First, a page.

////////////////
rand(1000)///works
1000.rand///works
exprand(1,1000)///works
(1,1000).exprand///doesn't work
/////////////////////

Because (1, 1000) isnâ€™t an object that can receive the message.

1.exprand(1000)

hjh

This is where I am at loss
exprand(1,100) works but writing it differently (1,100).exprand does not
Why is (1,100) all of a sudden an object t that can not receive it .?

Youâ€™ve quite misunderstood the syntax.

exprand(1, 1000) is â€śfunction-call syntaxâ€ť for a method call.

In function-call syntax, the first thing inside parentheses is the receiver, and only the first thing.

So there is only one receiver in that expression, and the receiver is 1.

The remaining items inside parentheses are the arguments to the method call.

exprand(1, 1000) is another way to write 1.exprand(1000).

You happened to begin with a method that takes no arguments â€“ there is only a receiver. From this, you reached the incorrect conclusion that, to convert function-call syntax into dot syntax, you should move the entire parenthesized block to the front.

But itâ€™s only that first item that should move.

hjh

the syntax is Object.message(arguments)
so 1.rrand(100) for example.

You can also write the message first. in that case the syntax is message(Object, arguments)
so rrand(1,100)

parentheses which are not following a method or object name define an expression - that is they are evaluated. so (3 + 4).rand is effectively 7.rand.

but (1,100) can not be evaluated and will throw an error.

Ps. Sc has lotâ€™s of syntax! Happily thereâ€™s a guide: https://doc.sccode.org/Reference/Syntax-Shortcuts.html

Some of it is case sensitive!

f(x, y) â†’ x.f(y)
F(x, y) â†’ F.new(x, y)

1 Like

Ok ,itâ€™s starting to make sense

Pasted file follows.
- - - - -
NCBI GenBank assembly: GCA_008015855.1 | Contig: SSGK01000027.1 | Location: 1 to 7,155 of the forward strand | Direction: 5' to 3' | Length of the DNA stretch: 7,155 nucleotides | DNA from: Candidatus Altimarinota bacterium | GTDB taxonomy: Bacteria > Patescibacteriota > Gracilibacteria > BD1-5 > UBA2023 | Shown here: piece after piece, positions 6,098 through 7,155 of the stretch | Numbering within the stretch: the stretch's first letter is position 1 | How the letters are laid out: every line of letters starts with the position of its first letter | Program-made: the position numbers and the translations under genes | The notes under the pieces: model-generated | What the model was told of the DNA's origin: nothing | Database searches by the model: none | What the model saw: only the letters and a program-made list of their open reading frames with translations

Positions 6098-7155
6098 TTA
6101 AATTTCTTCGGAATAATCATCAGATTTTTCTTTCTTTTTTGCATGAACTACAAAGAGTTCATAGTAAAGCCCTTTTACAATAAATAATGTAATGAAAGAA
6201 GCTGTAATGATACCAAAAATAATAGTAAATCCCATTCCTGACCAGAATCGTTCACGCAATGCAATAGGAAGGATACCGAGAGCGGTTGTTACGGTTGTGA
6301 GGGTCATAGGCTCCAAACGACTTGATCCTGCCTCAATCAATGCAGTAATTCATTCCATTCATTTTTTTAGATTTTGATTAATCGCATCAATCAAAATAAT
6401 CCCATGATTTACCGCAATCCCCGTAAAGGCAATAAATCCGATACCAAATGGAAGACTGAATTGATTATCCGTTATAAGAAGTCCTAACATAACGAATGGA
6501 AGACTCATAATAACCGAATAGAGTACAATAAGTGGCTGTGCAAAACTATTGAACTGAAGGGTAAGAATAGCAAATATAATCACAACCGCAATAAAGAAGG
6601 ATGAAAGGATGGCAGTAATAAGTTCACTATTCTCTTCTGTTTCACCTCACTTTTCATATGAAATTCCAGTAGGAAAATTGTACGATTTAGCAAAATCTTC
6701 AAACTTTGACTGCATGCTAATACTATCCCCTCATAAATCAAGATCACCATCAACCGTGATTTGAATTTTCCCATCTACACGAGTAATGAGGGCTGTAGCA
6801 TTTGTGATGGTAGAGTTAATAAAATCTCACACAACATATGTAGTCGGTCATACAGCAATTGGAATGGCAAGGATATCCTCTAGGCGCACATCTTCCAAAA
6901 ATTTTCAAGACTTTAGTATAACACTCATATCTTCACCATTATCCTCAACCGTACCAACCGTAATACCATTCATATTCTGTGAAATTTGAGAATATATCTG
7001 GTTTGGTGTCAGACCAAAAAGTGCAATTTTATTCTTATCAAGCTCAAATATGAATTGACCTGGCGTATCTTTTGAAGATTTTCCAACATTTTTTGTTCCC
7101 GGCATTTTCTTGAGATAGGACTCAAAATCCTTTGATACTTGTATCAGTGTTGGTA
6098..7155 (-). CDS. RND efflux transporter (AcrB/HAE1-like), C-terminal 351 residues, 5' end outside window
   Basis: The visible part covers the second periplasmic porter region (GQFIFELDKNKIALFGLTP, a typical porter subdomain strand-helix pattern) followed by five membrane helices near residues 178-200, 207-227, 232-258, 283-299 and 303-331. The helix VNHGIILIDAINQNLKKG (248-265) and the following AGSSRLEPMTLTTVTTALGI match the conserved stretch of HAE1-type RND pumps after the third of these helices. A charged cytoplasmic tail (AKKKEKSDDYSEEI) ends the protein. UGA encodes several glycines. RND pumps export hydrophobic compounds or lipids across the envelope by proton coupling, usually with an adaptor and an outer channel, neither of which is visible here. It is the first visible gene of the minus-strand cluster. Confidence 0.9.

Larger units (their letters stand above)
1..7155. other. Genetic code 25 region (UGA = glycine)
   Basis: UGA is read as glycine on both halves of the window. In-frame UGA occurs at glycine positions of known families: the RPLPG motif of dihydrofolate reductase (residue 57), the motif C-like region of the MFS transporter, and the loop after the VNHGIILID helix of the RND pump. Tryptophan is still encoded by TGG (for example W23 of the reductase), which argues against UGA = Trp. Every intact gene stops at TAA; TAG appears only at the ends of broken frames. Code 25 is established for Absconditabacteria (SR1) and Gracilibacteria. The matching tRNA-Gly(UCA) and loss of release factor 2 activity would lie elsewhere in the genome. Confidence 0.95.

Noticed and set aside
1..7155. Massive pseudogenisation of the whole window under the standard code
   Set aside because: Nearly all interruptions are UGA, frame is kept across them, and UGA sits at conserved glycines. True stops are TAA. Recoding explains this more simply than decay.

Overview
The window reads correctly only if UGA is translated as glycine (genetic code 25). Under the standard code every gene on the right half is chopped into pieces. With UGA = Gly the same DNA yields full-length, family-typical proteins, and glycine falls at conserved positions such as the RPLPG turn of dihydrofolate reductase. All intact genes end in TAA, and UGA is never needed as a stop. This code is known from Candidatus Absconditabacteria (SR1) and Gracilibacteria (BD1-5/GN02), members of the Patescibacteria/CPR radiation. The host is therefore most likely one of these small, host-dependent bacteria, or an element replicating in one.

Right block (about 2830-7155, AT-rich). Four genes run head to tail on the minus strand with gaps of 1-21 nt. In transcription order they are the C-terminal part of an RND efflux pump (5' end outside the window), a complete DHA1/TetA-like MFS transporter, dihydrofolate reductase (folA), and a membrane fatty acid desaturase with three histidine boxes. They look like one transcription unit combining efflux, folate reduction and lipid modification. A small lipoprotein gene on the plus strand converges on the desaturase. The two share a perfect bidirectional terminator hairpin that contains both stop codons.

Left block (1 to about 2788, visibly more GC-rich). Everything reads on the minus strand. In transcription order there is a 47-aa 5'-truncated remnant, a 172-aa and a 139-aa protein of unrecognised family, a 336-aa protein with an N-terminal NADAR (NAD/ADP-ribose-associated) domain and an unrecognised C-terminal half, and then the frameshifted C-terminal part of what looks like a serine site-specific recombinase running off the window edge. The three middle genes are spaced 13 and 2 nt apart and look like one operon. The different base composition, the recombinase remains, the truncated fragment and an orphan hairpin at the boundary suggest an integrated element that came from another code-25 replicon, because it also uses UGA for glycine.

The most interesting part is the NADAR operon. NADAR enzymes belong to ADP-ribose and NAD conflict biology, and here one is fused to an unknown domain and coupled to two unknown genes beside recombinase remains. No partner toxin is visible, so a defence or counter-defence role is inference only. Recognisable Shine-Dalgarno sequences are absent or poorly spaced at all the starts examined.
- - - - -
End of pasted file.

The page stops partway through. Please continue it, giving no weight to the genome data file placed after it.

But why is exprand(1, 1000) is â€śfunction-call syntaxâ€ť for a method call. ?
I thought functions were using { } ? , which I thought I finnaly understood
Like this
Duplicate the function of picking random number a hundred times , then sort and plot it

{(1000).rand}.dup(100).sort.plot

The term â€śfunction-callâ€ť here is referring to the superficial appearance of function calls in C, where itâ€™s function_name(arguments...). It really doesnâ€™t have anything to do with SC functions, ontologically. (Edit: Iâ€™ll add one other thing: in C, you call a function by writing the function name and the arguments â€“ but in SC, you call a function by sending the function object the message value with the arguments. This is rather a large conceptual distinction. SC functions are one thing; SC method calls written in a syntax that looks like a C function call is a completely separate concept â€“ that the two concepts use the word â€śfunctionâ€ť should not be taken to imply any congruence between them.)

Incidentally this is all documented: Messages | SuperCollider 3.12.2 Help explains the three styles of method call (binary-infix, function style, and receiver style).

Note that in SC, everything except variable assignment is done by a method call. So every operation must have a receiver and a method selector (and, optionally, arguments). Just about every statement in SC has these elements (except trivial assignments like x = 1, where nothing is being called).

For fun, {(1000).rand}.dup(100).sort.plot could also be written like this:

plot(sort(dup({ 1000.rand }, 100)))

â€¦ where the function { 1000.rand } is the receiver of the message dup, and the result of this is the receiver of the sort message, and that result is the receiver of plot.

But pretty much every user on this forum (except maybe one) would find that to be a loss of readability, so itâ€™s seldom written this way.

hjh